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MCL Project Reports

SD I-94 Pavement Replacement Summary Report 9903

Richardton, North Dakota Summer, 1999

This report summarizes the findings from a concrete materials test program conducted by FHWA's Mobile Concrete Laboratory on concrete interstate paving along I-94 near Richardton, North Dakota (Federal Aid Project IM-5-094(013)080, MCL Project # 9903). During the early summer of 1999, approximately 8 miles of eastbound I-94 near Richardton, ND was reconstructed. The reconstruction involved removing a 36 year old 9" thick dowel-jointed concrete pavement, and replacing it with dowel-jointed plain concrete pavement. A one mile section of the project was constructed with an experimental concrete mixture with 30% of the cement replaced with fly ash.

The subject test program focused on six primary objectives: 1) Comparing mixture characteristics of the typical ND paving mixture versus those of the experimental fly ash mixture, 2) Comparing different initial curing regimes for strength specimens, 3) Comparing flexural to splitting tensile test results, 4) Examining concrete consolidation at transverse joints, 5) Demonstrating several new concrete technologies that were of interest to NDDOT, and 6) Comparing the effectiveness of the longitudinal tie-bar inserter to that of traditional staking. These objectives were established based upon discussions with and requests by NDDOT, FHWA and the general contractor during on-site "pre-construction" meetings in May and June of 1999. In an effort to accomplish these objectives, a test plan was developed that included testing of concrete from the two different mainline paving mixtures, namely the typical NDDOT paving mixture and the "experimental" fly-ash mixture. This test plan involved on-site construction monitoring, quality control testing, casting of specimens as well as laboratory testing over a five week period during June and July of 1999. Results from onsite and subsequent laboratory testing indicate the following:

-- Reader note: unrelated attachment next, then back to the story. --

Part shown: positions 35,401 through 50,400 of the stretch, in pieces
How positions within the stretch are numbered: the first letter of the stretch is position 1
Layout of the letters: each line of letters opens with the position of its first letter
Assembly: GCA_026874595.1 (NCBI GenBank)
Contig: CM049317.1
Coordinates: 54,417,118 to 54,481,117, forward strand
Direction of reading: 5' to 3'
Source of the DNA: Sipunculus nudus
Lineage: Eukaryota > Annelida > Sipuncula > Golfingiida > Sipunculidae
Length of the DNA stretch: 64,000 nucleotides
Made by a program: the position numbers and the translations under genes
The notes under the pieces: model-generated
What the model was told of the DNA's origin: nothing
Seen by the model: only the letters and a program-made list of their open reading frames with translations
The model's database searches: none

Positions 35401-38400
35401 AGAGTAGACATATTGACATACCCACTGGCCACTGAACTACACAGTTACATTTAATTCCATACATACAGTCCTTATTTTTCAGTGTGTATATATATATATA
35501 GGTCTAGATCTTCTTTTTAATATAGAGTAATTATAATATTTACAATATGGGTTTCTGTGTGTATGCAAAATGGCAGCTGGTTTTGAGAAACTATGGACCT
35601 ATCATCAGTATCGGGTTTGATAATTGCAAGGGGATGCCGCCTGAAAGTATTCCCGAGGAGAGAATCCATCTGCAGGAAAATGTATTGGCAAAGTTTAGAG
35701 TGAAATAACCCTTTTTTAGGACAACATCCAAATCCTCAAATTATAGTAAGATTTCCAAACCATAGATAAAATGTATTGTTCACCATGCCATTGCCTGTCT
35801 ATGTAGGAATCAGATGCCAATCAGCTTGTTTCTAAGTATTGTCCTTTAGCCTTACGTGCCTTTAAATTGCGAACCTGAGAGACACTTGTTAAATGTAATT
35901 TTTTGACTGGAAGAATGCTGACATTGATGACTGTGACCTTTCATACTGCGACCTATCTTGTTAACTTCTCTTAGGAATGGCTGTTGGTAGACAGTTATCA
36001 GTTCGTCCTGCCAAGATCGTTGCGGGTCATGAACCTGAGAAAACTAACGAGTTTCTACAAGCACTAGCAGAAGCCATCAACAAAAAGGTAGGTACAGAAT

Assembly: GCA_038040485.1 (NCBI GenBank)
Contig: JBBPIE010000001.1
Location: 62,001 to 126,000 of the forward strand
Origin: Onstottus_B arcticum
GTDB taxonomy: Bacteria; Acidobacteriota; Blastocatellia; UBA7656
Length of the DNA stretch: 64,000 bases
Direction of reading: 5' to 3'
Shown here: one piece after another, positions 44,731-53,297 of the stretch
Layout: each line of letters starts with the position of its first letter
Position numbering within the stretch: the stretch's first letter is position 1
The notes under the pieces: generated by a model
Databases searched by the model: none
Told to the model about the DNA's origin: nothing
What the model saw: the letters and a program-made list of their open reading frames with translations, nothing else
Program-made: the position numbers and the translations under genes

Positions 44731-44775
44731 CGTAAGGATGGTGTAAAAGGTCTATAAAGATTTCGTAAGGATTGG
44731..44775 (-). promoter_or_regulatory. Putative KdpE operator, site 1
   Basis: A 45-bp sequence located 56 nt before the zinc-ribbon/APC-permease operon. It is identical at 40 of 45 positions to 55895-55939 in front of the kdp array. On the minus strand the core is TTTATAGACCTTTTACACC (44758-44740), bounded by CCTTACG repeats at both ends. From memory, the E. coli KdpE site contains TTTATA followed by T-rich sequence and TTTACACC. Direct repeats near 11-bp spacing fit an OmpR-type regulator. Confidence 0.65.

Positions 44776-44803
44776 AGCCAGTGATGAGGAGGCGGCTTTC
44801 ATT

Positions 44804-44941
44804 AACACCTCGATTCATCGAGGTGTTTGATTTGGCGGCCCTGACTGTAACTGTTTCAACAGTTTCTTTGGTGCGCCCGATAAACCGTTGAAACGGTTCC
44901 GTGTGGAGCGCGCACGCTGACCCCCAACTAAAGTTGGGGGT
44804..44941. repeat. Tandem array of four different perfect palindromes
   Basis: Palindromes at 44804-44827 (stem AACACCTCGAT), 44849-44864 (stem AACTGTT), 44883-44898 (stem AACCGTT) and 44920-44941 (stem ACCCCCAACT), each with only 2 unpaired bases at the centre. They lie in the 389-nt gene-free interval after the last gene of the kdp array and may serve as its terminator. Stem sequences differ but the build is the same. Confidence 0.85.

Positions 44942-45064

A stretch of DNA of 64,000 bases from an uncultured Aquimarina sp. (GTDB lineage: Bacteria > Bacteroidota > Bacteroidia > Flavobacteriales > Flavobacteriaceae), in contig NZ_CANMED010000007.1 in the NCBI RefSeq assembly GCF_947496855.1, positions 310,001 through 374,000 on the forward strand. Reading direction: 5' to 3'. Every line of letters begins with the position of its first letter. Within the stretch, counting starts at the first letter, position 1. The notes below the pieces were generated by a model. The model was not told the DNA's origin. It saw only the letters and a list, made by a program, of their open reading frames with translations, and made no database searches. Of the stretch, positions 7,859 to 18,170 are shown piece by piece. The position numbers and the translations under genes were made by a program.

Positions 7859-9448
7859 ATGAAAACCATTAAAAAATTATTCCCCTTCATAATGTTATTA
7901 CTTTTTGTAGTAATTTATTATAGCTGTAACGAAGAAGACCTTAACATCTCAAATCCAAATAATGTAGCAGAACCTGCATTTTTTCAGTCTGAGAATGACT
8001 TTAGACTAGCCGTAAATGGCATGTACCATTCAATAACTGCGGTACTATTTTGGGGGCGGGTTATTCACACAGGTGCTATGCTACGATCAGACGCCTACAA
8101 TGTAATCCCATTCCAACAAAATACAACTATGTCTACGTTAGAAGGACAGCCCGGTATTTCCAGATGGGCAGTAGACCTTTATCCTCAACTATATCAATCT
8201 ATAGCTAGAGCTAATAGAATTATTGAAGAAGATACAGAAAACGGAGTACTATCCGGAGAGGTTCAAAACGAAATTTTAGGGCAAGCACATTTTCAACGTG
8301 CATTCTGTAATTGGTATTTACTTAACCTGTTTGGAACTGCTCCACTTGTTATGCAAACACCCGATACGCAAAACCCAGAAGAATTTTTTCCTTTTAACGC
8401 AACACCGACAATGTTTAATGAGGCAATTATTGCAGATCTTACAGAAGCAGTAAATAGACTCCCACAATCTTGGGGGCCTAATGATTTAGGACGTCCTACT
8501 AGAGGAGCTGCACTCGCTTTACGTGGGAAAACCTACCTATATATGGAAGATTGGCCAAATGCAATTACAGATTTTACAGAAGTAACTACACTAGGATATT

1. The experimental paving mixture (30% fly ash by replacement of cement) performs as well or better than the typical ND paving mixture (20% fly ash replacing 15% of cement) in terms of strength, stiffness and durability (see Table 1 and Appendix A).

    Table 1: Average Strength/Durability Data for Mixture Comparison
    TestND Standard Mixture (6-17)ND Experimental Mixture (7-1)
    Test AgeTest Age
    7 day28 day90 day7 day28 day90 day
    Slump (in)2.01.5
    Air Content (%)9.07.0
    Unit Weight (pcf)138.6141.6
    Compr. Strength (psi)304538104990308041704975
    Flex. Strength (psi)535565615520583758
    Split Tensile (psi)274323-271371-
    Young's Modulus (psi)-4,100,0004,450,000-3,850,0004,600,000
    Rapid Chlor. Perm (Coul.)7950 top / 5744 avg at 17 weeks5578 top / 5067 avg at 17 weeks
  2. For the ambient air temperatures experienced during this project, the various initial curing regimes studied resulted in no systematic or significant difference in compressive strengths (see appendix B). The initial curing regimes studied included ASTM field curing (ditch curing - leaving specimens along the interstate ditch), modified ASTM standard curing (box curing - insulated cylinder box without temperature control), and ASTM standard curing (temperature controlled curing box). It should be noted that when ambient air temperatures are appreciably lower or higher than those experienced during this test program (50 F to 85 F), differences in strength may become more apparent.

  3. There is a marginal correlation between splitting tensile strengths and flexural strengths (see Appendix C). For these two mixtures, the average 7 day and 28 day splitting tensile strength are approximately 58% of the flexural strengths. The reason for the relatively weak correlation (r2=0.87) between the two strength measures is probably related to the relatively high variability of the splitting tensile data, although there is no significant difference in how well splitting tensile strength and flexural strength correlate with compressive strength.